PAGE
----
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Colorado Ballet


Colorado Ballet's Masterworks Dazzling

With an opening on Friday February 22nd, 2013 the Colorado Ballet is presenting works set by three choreographers from the late 20th Century and the early 21st. The concert is titled "Ballet Masterworks, and is a dazzling display of Colorado Ballet's virtuosity and athleticism in dances from George Balanchine's "Theme and Variations" to a neoclassical ballet in its world premier - Val Caniparoli's "In Pieces."

On February 22nd Balanchine's "Theme and Variations" showed that choreographer's genius. This was the first time Colorado Ballet performed a Balanchine work. The dance was set to the final movement of Iiyich Tchaikovsky's "Suite No. 3 for Orchestra in G Major." That dance included solos and duets - wonderfully danced by Maria Mosina and Alexei Tyukov - interwoven with with both male and female semi-soloists and male and female corps. Of special note were the magnificent "tours en l'air" by Tyukov and the long, at times languorous, duet by he and Mosina.

Caniparoli's "In Pieces" was danced by three female and three male dancers, all six in classical tutus, as set to Poul Ruders' "Concerto in Pieces." The work was was choreographed for the Colorado Ballet, and is defined by Gil Boggs as "neoclassical," in other words contemporary to the core. The six dancers were nominally paired - Caitlin Valentine and Dimitry Trubchanov, Chandra Kuykendall and Jesse Marks, and Sharon Wehner and Christopher Ellis. The work included solos and duets - at times three simultaneous duets - of vastly varying tempo and articulation. All or most of the work required technique that showed off the six dancers' athleticism.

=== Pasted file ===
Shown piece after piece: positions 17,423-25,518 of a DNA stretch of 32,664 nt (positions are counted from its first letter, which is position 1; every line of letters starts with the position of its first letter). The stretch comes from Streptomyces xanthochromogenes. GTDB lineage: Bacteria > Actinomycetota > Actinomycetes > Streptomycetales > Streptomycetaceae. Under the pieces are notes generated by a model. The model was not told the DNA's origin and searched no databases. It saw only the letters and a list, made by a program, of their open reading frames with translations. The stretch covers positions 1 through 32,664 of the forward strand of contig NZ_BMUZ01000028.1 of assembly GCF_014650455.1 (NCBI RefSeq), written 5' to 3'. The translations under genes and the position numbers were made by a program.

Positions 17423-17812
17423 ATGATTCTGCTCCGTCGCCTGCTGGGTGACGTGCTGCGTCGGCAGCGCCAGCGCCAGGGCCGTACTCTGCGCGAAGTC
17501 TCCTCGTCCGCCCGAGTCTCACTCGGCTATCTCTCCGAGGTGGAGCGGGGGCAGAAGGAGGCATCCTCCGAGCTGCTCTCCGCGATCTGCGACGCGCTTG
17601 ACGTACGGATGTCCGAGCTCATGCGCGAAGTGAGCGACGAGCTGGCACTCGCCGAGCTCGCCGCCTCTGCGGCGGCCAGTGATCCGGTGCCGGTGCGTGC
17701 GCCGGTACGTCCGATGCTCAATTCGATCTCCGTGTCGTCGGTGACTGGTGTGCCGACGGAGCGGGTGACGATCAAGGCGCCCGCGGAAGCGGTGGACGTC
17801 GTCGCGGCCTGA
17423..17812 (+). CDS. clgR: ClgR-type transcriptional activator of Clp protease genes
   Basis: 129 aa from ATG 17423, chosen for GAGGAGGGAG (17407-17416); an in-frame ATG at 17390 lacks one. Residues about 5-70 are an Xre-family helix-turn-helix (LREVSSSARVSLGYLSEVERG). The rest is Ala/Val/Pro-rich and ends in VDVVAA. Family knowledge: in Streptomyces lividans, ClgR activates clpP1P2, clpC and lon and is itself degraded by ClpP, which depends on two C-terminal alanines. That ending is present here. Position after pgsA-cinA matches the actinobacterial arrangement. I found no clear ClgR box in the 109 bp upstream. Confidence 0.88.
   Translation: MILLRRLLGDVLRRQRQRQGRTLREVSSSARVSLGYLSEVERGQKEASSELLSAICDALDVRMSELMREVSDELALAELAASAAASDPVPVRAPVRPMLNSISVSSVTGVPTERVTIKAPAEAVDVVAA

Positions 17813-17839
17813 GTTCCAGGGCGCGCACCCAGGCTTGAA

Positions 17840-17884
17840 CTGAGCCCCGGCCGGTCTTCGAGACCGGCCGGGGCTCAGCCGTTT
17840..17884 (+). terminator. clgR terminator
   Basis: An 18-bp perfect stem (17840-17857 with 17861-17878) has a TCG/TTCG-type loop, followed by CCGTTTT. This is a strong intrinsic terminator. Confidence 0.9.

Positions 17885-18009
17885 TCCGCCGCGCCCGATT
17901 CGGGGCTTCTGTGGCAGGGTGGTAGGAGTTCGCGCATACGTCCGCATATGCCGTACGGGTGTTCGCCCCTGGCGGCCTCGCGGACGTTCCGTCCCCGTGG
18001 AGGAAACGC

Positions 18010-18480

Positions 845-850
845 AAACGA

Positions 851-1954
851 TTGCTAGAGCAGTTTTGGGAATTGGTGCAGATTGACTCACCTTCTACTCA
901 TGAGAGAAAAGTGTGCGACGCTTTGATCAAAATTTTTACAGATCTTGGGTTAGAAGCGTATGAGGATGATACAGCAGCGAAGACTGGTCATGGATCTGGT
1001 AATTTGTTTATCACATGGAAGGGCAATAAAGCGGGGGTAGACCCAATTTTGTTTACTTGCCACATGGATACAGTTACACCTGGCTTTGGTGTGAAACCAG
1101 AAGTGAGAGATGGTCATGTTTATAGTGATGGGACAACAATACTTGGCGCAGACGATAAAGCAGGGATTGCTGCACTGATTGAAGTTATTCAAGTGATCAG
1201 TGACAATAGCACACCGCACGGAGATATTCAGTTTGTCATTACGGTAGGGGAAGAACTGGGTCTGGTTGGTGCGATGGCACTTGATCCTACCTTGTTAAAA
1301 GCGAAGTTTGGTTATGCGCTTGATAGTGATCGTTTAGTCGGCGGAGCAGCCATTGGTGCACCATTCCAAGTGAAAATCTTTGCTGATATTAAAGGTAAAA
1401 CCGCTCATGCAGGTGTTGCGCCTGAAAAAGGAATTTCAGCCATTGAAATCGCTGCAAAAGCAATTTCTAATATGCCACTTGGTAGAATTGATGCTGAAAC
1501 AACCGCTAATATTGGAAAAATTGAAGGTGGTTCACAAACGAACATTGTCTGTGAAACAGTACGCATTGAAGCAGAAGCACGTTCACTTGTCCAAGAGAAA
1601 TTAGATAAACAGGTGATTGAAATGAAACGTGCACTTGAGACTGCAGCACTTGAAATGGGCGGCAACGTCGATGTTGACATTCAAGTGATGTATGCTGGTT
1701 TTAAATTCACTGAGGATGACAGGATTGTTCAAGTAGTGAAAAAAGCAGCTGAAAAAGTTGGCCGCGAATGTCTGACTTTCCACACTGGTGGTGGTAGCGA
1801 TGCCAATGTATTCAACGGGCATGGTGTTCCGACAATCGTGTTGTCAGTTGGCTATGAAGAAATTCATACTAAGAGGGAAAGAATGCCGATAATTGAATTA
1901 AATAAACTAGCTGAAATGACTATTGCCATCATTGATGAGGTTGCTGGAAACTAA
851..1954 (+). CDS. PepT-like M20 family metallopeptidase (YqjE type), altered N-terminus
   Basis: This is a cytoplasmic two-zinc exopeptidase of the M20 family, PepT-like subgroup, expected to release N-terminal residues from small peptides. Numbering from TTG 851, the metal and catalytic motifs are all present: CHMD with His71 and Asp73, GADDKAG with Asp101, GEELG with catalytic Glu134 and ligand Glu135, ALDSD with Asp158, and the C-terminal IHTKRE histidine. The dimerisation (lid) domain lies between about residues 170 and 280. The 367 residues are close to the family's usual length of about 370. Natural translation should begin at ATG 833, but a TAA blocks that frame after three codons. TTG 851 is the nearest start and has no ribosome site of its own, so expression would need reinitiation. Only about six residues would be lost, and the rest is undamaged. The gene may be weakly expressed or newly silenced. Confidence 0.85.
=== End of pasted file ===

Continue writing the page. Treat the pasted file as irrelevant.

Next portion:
Igor Stravinsky's "Rite of Spring" was composed for Vaslav Nijinsky's ballet by the same name, as set on Sergei Diaghilev's Ballet Russe. The work is viewed as dealing with what Nijinsky saw as ancient pagan rituals in his native Russia, including the choosing of a sacrifice each year as seasons changed. The work was first performed in Paris in 1913. The drastic departures from what was viewed as correct in both the dance and music resulted in a notorious riot in the audience. Since then many have set dances to that Stravinsky score. Those include Shen Wei and Meryl Tankard. Both Shen Wei's and Tankard's versions bear little relationship to Nijinsky's vision. Some of these works have been presented of late in celebration of the 100th anniversary of that 1913 concert. In fact, Meryl Tankard's male solo version - "Oracle" - was recently presented at the University of Denver's Newman Center. In "Ballet Masterworks" the Colorado Ballet presented Alex Tetley's version of "Rite of Spring," using a huge cast of Colorado Ballet's athletic dancers. That presentation was striking both in choreography and in execution of the dance. Like Nijinsky, Tetley used the concept of pagan rituals, and a "chosen one," and that chosen's death and resurrection, making that resurrection almost Christ-like. Tetley even kept the long striding phrasing and famous flexed feet of Nijinsky, often having them morph rapidly to pointed toes. On February 22nd "The Chosen One" was danced by Adam Still, and "Earth Mother and Father' by Maria Mosina and Alexie Tyukov. They and the entire cast of soloists and celebrants moved with seeming ease through the rapidly changing rhythms and dissonant harmonies of Stravinsky's music in ways that made the ballet pulse. The work ended with Still raised above the cast in a way reminiscent of Christ on the cross.

Colorado Ballet's "Ballet Masterworks" will be presented again on Saturday February 23rd at 7:30 pm and on Sundays February 24th and March 3rd at 2:00 pm.

Donald K. Atwood

Copyright World Dance Reviews 2013


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